Is there a way to require a subclass to call super explicitly in it's constructor?

Member Avatar
Member Avatar
+0 forum 4

I'm trying to create a list stack that implements some interface called SomeList The list stack should only use stack with no links. the itnerface has a number of methods that I would like to implement. So for SomeList I have something like public interface SomeList<T>{public void plus(T something);public E takeout(int somewhere); and so on} For the generic ListStack I have something like public class ListStack<T> implements SomeList<T>{ Stack<T> stack1=new Stack<E>(); //constructor public LinkStack(){ stack1=new Stack<T>(); } //method public void plus(T somethig){ this.push();} . . . } In the method above (plus(T something)) I get an error on push. Eclipse …

Member Avatar
Member Avatar
+0 forum 13

In java this is how a DerivedClass can implement it's BaseClass's constructor. public DerivedClass extends BaseClass { //some properties public DerivedClass(param) { super(param); } } I have learnt C-Sharp's *base()* does the similar thing, but when I replace *super(param)* with *base(param)*, it does not gives what I'm expecting. How can I implement this code snippet in C#?

Member Avatar
Member Avatar
+0 forum 3

<? super Animal> means animal or it's superclass only. Then why inside the method it's allowing to add Dog object even though it's a subclass of Animal? This program compiles and runs! import java.util.*; class Cat {} class Animal{Animal() {System.out.println("Animal constructor");}} class Dog extends Animal{Dog() {System.out.println("Dog constructor");}} public class GenericDemo5 extends Animal{ public static void main(String r[]) { List l1 = new ArrayList(); //can add anything since no type here l1.add(new Dog()); l1.add(new Animal()); l1.add(30); met(l1); System.out.println(l1); } public static void met(List<? super Animal> l2) { l2.add(new Animal()); l2.add(new Dog()); System.out.println(l2); }} Even with Generic Instantiation(shown below) same output!! This …

Member Avatar
Member Avatar
+0 forum 11

class Sample1 { Sample1() {System.out.println("Sample1 const"); } void doStuff(){System.out.println("sample1 dostuff"); } } class Sample2 extends Sample1 { Sample2() {System.out.println("Sample2 const"); } } public class Sample3 extends Sample2 { Sample3() {System.out.println("Sample3 const"); } public static void main(String r[]) { new Sample3().go(); } void go() { super.doStuff(); } } The output is: Sample1 const Sample2 const Sample3 const sample1 dostuff My doubt is that super.doStuff() should invoke Sample2 method doStuff() if present. Why has it "propagated" upwards? I thought that happened only with no-arg super() being put implicitly (if not present) as first line of constructor.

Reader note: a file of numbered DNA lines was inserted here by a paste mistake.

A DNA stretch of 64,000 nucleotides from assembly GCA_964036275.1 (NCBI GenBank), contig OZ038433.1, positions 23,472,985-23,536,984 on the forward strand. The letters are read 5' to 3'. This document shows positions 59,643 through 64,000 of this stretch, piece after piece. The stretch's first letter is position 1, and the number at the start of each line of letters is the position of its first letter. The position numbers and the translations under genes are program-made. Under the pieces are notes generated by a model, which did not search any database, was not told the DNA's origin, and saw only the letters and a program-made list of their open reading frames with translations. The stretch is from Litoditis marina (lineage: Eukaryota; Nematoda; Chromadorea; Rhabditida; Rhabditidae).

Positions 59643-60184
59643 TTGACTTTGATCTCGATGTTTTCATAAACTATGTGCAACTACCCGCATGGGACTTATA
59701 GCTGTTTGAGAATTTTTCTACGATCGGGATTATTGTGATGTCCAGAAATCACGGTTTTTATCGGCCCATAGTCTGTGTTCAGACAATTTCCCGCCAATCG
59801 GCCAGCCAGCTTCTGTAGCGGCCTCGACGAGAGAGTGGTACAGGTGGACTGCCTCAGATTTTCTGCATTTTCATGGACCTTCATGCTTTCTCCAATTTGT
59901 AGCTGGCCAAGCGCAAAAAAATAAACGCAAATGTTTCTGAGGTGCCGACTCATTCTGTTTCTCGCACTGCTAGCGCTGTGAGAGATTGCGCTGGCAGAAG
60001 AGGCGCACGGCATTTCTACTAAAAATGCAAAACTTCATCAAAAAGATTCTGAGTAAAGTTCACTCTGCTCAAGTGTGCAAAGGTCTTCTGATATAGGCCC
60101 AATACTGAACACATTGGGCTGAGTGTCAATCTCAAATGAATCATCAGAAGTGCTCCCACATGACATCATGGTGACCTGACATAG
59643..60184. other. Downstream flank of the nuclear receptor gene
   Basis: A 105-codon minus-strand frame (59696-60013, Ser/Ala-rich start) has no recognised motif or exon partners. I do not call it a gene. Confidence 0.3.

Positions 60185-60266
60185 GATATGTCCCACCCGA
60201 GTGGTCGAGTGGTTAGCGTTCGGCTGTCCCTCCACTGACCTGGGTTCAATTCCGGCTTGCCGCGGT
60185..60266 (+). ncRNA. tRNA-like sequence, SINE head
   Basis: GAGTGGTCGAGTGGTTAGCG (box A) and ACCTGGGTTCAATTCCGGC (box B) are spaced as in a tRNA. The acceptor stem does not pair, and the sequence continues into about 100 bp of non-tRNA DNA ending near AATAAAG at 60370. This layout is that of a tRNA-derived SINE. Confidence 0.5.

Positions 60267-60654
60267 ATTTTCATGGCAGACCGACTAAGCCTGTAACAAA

Member Avatar
Member Avatar
+0 forum 4

My site needs a way to know whether a user is an admin or not in multiple pages. So is it safe to store whether a user is an admin or not in session variable? Or is there a better alternative (Maybe another superglobal variable?), It will only hold a number.

Member Avatar
Member Avatar
+0 forum 3

In one of the books I'm using to study Python I keep seeing things like: [CODE] class Application(Frame): super(Application, self).__init__(master): self.grid() self.bttn_clicks=0 self.create_widget"""which is another function in the class"""[/CODE] Why is the super necessary for the class if the class it's calling is itself?

Member Avatar
Member Avatar
+0 forum 3

This works with Python 2.7 [code]class B: def __init__(self, arg): print(arg) class C(B): def __init___(self, arg): super(C, self).__init__(arg) c = C('abc') # abc [/code]Here super() gives a TypeError: must be type, not classobj [code]from math import pi class Circle: """with Python3 object is inherited automagically""" def __init__(self, r): self.r = r def area(self): """a method of class Circle, first arg is self""" area = pi * self.r**2 return area class Cone(Circle): """class Cone inherits class Circle""" def __init__(self, r, h): super(Cone, self).__init__(r) # Python27 gives TypeError: must be type, not classobj self.r = r self.h = h def volume(self): """a …

Member Avatar
Member Avatar
+0 forum 4

[URL="http://www.ubuntu.com"]Ubuntu[/URL] has redeemed itself with its latest version 9.10 (Karmic Koala). I took a look at Ubuntu 9.10 on October 1st and have been playing around with it for a few days. My first impression is that it is good stuff--seriously good stuff. From the new, updated installer to the faster boot times, I'm impressed. Way to go Ubuntu developers, you deserve applause for this one. I didn't think that [URL="http://www.daniweb.com/news/story220512.html"]Ubuntu 9.04[/URL] (Jaunty Jackalope) was all that great. There weren't enough improvements over 8.10 to justify a whole new distribution or wasting a cute name on it. Karmic Koala's installer …

Member Avatar
Member Avatar
+7 forum 14

The End.